Candlestick Analysis in Forex Trading
A Candlestick is a type of price chart in the forex trade that is used to display the changing prices of a security of a particular period; the price could be high or low or whether the price is open or closed. This price chart assists investors in determining the best period to enter or exit trades.
Candlestick charts, therefore, are used to pack data for numerous time frames into a single price bar. Accomplishing this yields a prediction of the direction taken by the price of the security, therefore, giving the trader a chance to make a sound decision that will yield profit. Understanding the concept of candlesticks charts is a good method of understanding the general analysis of the forex trade market.
Basics of a Candlestick
The candlestick can be structured to a rectangular shape with two lines protruding from its northern and southern direction. The rectangle which is the wide part of the candlestick is commonly referred to as the real body. The real body is used to inform the trader whether the closing price at the end of the trading period was higher or lower than that of the opening price.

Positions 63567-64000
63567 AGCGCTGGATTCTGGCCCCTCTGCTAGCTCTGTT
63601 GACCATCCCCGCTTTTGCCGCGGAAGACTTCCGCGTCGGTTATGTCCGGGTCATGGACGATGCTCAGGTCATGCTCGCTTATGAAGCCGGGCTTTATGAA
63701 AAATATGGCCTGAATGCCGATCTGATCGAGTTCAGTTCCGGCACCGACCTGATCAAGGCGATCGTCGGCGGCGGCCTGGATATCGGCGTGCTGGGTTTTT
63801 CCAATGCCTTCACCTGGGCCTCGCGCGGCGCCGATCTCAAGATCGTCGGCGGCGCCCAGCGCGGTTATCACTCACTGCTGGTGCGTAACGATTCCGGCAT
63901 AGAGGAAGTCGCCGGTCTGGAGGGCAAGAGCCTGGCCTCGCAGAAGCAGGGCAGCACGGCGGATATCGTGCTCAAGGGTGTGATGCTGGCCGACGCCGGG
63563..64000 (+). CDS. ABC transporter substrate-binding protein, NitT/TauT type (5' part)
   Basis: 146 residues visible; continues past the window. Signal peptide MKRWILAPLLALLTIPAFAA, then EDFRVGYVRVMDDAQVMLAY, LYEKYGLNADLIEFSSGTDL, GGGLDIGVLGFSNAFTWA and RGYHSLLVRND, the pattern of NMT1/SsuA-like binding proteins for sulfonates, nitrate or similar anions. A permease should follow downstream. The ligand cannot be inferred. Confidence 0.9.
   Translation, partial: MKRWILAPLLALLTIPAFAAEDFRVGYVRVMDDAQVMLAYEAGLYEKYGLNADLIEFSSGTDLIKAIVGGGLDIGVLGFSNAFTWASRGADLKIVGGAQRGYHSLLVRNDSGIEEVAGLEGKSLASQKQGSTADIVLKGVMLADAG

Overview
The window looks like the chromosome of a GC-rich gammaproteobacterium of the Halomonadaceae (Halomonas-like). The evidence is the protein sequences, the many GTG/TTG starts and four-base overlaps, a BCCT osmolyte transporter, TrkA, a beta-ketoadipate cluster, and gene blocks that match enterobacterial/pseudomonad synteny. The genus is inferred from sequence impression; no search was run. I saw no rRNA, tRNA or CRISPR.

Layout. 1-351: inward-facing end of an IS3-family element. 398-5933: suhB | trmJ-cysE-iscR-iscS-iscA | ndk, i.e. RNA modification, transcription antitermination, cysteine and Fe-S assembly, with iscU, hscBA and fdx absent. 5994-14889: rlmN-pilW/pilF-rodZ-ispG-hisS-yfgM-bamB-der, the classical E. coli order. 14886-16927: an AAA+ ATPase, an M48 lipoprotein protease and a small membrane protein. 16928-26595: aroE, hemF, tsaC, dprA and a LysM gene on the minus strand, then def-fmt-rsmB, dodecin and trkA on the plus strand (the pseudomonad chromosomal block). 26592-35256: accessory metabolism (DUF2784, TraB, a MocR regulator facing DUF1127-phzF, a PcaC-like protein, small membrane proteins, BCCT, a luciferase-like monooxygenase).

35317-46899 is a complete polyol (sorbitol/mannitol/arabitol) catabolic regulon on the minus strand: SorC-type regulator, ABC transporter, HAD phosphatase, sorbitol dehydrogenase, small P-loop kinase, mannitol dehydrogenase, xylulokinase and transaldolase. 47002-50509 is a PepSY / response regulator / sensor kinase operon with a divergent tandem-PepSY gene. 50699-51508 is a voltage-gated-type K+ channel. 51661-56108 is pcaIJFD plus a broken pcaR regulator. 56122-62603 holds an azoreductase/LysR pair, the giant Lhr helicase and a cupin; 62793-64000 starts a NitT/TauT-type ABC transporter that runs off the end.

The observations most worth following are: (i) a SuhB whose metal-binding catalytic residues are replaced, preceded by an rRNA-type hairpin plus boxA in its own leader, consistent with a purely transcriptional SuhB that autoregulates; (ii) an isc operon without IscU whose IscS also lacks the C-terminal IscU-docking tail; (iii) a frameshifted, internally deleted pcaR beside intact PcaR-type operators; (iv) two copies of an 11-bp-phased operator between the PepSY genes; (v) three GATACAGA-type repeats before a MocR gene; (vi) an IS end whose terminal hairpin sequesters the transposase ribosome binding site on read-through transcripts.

Black or red shading on the body indicates that the stock closed lower than the opening price while a white or green color indicates an increase in security price as compared to the opening price.
The candlestick’s lines are referred to as shades show the highs and lows of the security price for the period stated in comparison to the opening and closing price of that security.
There are three main patterns to be considered when using candlestick charts to analyze the foreign market. These patterns assist in the analysis of the market’s price action and make predictions about the immediate directional changes of the security price.
A point to note is that there are two expected pattern outcomes of the price action; either reversal or a continuation. A candlestick reversal pattern is used to predict a change in the price direction while a continuation pattern is used to predict an extension from the current path of the security price.